Depressive symptoms and disability in acute patients with comorbidities in departments of internal medicine

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Salvatore La Carrubba *
Loredana Manna
Carmelina Rinollo
Antonino Mazzone
Gualberto Gussoni
Salvatore Di Rosa
on behalf of the DIMIS Study of FADOI
(*) Corresponding Author:
Salvatore La Carrubba |


Introduction: There are few data on the prevalence of depression among acute patients with comorbidities. The current study aimed to determine the prevalence of depressive symptoms in hospitalized patients admitted to Internal Medicine Units and the correlation between these symptoms and comorbidities and disability indexes.
Materials and methods: All consecutive patients admitted to 26 Internal Medicine Units of the Italian National Public Health System in Sicily, Italy, from September 2001 to March 2002 were screened. Within 24 hours of admission, patients were administered the Geriatric Depression Scale (GDS), Mini-Mental State Examination, Activities of Daily Living (ADL), Instrumental Activities of Daily Living (IADL) and Charlson’s Comorbidity Index.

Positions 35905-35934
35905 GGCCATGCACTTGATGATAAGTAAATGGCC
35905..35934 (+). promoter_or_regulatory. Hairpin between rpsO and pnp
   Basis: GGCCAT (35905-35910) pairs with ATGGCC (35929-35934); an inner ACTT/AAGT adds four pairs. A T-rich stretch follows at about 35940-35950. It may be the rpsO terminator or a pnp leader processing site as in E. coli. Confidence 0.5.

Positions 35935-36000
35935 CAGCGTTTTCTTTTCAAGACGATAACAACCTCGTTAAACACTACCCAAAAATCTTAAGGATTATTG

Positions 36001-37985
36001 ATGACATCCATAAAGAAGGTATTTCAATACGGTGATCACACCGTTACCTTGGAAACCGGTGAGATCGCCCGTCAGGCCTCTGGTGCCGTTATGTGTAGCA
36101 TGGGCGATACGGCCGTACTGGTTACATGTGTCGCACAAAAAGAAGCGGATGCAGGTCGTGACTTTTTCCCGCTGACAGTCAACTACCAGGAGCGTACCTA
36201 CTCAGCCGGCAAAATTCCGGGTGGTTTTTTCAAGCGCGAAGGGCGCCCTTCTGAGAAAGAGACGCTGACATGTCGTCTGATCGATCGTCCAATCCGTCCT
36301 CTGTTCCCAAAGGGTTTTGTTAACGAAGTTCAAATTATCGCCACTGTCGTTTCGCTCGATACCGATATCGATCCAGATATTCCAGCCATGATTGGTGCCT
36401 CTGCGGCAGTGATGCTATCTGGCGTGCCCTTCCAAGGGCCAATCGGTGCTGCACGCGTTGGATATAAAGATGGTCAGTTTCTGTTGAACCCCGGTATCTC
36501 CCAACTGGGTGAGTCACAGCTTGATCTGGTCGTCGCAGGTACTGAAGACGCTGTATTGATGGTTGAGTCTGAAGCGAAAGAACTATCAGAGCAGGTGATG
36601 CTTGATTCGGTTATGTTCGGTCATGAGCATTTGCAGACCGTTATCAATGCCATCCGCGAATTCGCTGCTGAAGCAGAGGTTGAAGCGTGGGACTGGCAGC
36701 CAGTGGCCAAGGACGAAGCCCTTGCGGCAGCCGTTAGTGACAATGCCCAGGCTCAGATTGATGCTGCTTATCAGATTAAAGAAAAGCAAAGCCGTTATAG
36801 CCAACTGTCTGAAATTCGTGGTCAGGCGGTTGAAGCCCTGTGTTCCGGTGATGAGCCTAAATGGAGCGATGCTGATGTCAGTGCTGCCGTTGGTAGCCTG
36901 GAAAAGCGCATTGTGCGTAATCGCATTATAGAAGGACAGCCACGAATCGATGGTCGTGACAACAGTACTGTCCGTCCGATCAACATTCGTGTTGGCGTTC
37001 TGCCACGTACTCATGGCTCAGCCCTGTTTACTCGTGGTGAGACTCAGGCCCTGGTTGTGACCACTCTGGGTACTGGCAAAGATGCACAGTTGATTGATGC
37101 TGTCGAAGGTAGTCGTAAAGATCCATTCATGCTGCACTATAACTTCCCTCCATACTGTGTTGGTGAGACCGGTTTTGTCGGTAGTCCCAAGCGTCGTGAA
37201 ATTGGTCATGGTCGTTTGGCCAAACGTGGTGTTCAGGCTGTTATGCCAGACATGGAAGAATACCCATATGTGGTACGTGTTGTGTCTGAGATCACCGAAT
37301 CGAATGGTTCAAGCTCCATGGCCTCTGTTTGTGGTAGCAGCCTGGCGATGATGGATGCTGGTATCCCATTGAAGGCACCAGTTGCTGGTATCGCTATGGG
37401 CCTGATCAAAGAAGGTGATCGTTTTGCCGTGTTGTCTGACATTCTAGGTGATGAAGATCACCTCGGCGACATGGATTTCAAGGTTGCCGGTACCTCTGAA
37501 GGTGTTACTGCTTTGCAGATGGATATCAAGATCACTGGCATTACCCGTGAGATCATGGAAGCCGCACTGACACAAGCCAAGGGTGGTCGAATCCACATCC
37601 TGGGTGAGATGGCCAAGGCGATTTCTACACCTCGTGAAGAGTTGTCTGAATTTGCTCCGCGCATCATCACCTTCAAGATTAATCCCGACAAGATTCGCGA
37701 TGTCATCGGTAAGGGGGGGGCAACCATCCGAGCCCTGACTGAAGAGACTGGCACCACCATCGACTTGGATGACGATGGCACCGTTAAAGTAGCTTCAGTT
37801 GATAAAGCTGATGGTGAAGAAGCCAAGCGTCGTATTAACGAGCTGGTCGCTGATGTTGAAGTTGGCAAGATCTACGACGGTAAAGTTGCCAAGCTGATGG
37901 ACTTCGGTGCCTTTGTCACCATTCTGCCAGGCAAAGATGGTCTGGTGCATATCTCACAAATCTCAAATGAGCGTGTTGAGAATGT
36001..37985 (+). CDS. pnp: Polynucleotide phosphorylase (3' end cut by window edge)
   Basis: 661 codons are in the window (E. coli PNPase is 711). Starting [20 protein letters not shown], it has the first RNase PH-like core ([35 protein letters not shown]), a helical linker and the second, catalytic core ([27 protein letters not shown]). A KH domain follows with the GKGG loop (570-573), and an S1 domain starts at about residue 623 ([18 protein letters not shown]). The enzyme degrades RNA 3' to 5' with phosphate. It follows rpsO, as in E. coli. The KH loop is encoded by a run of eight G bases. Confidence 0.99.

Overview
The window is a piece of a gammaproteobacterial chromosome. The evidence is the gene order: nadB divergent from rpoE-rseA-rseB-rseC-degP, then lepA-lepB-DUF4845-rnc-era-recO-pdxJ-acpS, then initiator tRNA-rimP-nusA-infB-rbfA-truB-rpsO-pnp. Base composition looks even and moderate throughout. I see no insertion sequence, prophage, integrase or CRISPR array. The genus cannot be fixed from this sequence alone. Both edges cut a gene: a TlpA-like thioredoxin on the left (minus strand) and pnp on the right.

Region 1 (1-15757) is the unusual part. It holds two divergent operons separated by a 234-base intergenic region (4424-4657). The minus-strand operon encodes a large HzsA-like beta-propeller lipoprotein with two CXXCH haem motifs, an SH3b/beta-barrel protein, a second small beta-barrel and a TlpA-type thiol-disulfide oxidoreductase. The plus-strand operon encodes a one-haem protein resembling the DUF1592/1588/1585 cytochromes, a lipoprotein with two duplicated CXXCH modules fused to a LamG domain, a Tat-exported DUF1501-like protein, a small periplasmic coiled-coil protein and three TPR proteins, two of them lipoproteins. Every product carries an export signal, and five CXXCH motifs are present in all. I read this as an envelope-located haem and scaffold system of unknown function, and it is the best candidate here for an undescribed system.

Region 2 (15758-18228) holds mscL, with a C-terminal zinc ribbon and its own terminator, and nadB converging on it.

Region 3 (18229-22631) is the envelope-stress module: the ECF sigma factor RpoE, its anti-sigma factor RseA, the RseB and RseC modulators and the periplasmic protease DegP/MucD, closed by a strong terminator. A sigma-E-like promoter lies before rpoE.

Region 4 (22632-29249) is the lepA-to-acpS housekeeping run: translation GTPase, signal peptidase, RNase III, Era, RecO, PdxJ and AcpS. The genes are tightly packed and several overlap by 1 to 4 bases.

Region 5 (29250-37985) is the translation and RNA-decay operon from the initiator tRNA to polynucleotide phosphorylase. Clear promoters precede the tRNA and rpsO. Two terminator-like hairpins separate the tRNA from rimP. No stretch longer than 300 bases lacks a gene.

Results: 1,947 subjects were included in the analyses. Of the patients, 509 (26.1%) showed depressive symptoms (indicated by GDS score > 15). Depression was significantly associated (univariate analyses) with hypertension (OR 1.45; CI 95% 1.18-1.79), diabetes (OR 1.48, CI 95% 1.17-1.87), cerebrovascular disease (OR 1.50, CI 95% 1.08-2.07), cirrhosis (OR 1.49, CI 95% 1.01- 2.19), ADL score (OR 0.72: CI 95% 0.63-0.82), and IADL score (OR 0.83; CI 95% 0.78-0.87), but not with Charlson’s Comorbidity Index (OR 1.04; CI 95% 0.98-1.10). Multivariate analysis showed that independent predictive factors for depression were age (OR 1.02, CI 95% 1.01-1.02), female gender (OR 2.29, CI 95% 1.83 - 2.87), and IADL score (OR 0.86, CI 95% 0.81 - 0.93).
Conclusions: The data suggest that depressive symptoms are not linked to worse clinical conditions but are associated with the loss of autonomy in Instrumental Activities of Daily Living.

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